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TKD

Bones Supporter
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Posts posted by TKD

  1. No reason you can't laminate scale red. Looks nice.

     

    Personally, I go with checkerboard scale occasionally - alterating steel and bronze. I know they historically edged some armors with bronze scales or rings because, well, it looked cool. It sure does on the minis. I'd post one, but I'm a few thousand miles from my minis these days and I've got a 3x zoom.

  2. You can get away with just Dullcote. I don't because the cost of one of them little cans of Dullcote is as much as a big-butt can of Rustoleum spray sealer (aka gloss coat). So it's an economy measure for me. But I have done it with just dullcote.

     

    I still get some chipping with my combination of dullcote over gloss, and with the dullcote over dullcote, but my minis are playing pieces. Some of them have been dropped, had glasses tipped over on them, got whacked off the table by a wildly gesticulating player, etc. or just dropped by me when I was moving them around. I'm not sure even Anne's 15 layers of dullcote will save your minis from a gamer.

  3. But I guess if you start out with water you'll get faster used to it.

    I guess so. I've only used water, and it works perfectly well for me. You just have to dip the tools often and dip the greenstuff often. But it's free and it doesn't involve sticking sharp tools near my tongue.

     

    So maybe saliva is "better" but it has downsides water does not...and it still gets me results.

  4. I invert the slotta base, cut out the slot tabs with an exacto knife, and mount the mini inside the slotta base with super glue. I fill in the area around the mini with green stuff, or with coarse pumice gel, or air-dry clay. If the mini is short - like an old 25mm as opposed to the 28mm-30mm figures you find these days - I don't cut the slot tabs out, I just mount it on top, gluing the mini both to the top of the tabs and to the pumice gel or green stuff.

     

    This way, the mini has a stable base, even when we put it on a die to represent height (for flying or levitating critters or people), or put it on a terrain piece. They also take up a slightly smaller footprint, which is handy when I need to put them on stairs or tables or whatever, which are often (when in scale) too small to support a slotta-base without tipping the mini over.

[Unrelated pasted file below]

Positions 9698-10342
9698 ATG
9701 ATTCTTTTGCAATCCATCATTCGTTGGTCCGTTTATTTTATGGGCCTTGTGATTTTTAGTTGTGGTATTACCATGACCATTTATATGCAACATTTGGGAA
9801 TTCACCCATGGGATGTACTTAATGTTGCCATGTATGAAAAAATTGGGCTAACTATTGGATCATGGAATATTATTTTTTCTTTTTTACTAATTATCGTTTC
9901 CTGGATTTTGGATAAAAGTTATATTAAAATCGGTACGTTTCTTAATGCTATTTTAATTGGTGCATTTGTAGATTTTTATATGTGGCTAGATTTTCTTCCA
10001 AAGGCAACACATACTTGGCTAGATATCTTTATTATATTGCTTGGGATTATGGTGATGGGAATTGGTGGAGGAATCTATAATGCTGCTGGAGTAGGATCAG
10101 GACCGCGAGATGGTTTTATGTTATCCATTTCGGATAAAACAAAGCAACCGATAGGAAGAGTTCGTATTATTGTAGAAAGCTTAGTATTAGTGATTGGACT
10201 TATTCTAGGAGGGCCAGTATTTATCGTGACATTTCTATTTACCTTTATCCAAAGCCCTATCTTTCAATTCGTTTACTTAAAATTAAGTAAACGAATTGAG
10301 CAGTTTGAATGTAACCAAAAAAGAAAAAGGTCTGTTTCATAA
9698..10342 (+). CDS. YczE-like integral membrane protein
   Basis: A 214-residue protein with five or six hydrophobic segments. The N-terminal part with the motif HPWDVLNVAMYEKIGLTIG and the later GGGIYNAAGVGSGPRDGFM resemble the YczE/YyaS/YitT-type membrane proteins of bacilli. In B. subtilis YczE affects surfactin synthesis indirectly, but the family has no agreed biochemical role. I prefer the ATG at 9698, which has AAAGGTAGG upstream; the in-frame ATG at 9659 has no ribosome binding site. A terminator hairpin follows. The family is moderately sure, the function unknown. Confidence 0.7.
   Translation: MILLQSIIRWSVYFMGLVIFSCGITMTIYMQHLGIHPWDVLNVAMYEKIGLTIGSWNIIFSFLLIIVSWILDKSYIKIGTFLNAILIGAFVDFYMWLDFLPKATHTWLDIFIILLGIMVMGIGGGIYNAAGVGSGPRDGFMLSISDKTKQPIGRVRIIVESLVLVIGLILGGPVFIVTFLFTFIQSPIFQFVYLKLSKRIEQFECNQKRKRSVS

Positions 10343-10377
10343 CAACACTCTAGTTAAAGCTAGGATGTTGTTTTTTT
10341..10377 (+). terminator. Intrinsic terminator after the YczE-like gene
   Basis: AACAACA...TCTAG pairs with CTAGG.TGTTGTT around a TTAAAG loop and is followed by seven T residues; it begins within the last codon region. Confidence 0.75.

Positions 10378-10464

5. I like my skeletons white; it's rare the skeletal warriors in my games are old bones, or just dug out of the dirt, or anything like that. They are usually dedicated tomb guards lurking in ancient tombs, carefully selected (and cared for) elite guards of necromancers, and so on. The most recent were pirates who had been turned into zombies and then eaten down to the bones by crabs and bleached by sun, salt water, and sand.

     

    So I've been doing skeletons this way:

     

    1 - Prime White

     

    2 - Wash with GW Flesh Wash - slop it on until they are orange.

     

    3 - Basecoat with off-white (I use ABC Antique White).

     

    4 - Highlight up with a lighter white (I use Anita's Eggshell White)

     

    5 - Wash with a thin, watery black wash.

     

    6 - Highlight with white (I use ABC White or Reaper Pro Paint White) on the very edges of bones, eye sockets, joints, etc.

     

    7 - finish non-bone details (armor, weapons, etc.)

     

    The result are white, sharp-looking skeletons with just enough orange-y and dirty "grit" around the bones, ribs, etc. for them to stand out.

     

    Mind you, I'm not making presentation pieces, I'm making game pieces. But they still look nicely sharp and attractive. I show off my skeletons when people ask to see my best stuff.

     

    Peter

  6. I'm going to be putting my paints into storage soon. I was debating using a big vacuum-sealed bag, and then storing them in a cool, dry, dark place.

     

    Of course, I'm storing them for 1+ years, which isn't the same thing I think you are worried about...

     

    Peter

  7. The company is Zvezda...

     

    Damon.

    That's the one!!!

    Hmm...found their website, but no pictures - just a snapshot image of what I presume is the cover of the box. Where do you see the contents, and where do you get them?

     

    I'm wondering if I should get those Rakham Ragnarok zombies....oh, probably fodder for another thread.

  8. I love historicals, but lots of companies do historical minis.